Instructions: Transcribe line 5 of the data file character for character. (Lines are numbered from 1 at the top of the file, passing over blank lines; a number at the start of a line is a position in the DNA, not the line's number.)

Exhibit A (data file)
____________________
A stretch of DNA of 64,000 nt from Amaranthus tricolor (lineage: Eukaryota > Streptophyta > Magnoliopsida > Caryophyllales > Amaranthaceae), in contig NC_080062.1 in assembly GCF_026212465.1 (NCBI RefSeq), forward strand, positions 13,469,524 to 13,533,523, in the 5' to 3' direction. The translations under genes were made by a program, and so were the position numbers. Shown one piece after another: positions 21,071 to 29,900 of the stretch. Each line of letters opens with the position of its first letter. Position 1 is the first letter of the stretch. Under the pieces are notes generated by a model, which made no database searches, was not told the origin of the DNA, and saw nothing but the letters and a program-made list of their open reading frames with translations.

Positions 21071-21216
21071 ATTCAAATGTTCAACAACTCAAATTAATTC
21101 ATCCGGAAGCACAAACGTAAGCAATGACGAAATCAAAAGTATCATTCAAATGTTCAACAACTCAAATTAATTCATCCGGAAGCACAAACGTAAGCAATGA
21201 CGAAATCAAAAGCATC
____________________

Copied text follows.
21201 CGAAATCAAAAGCATC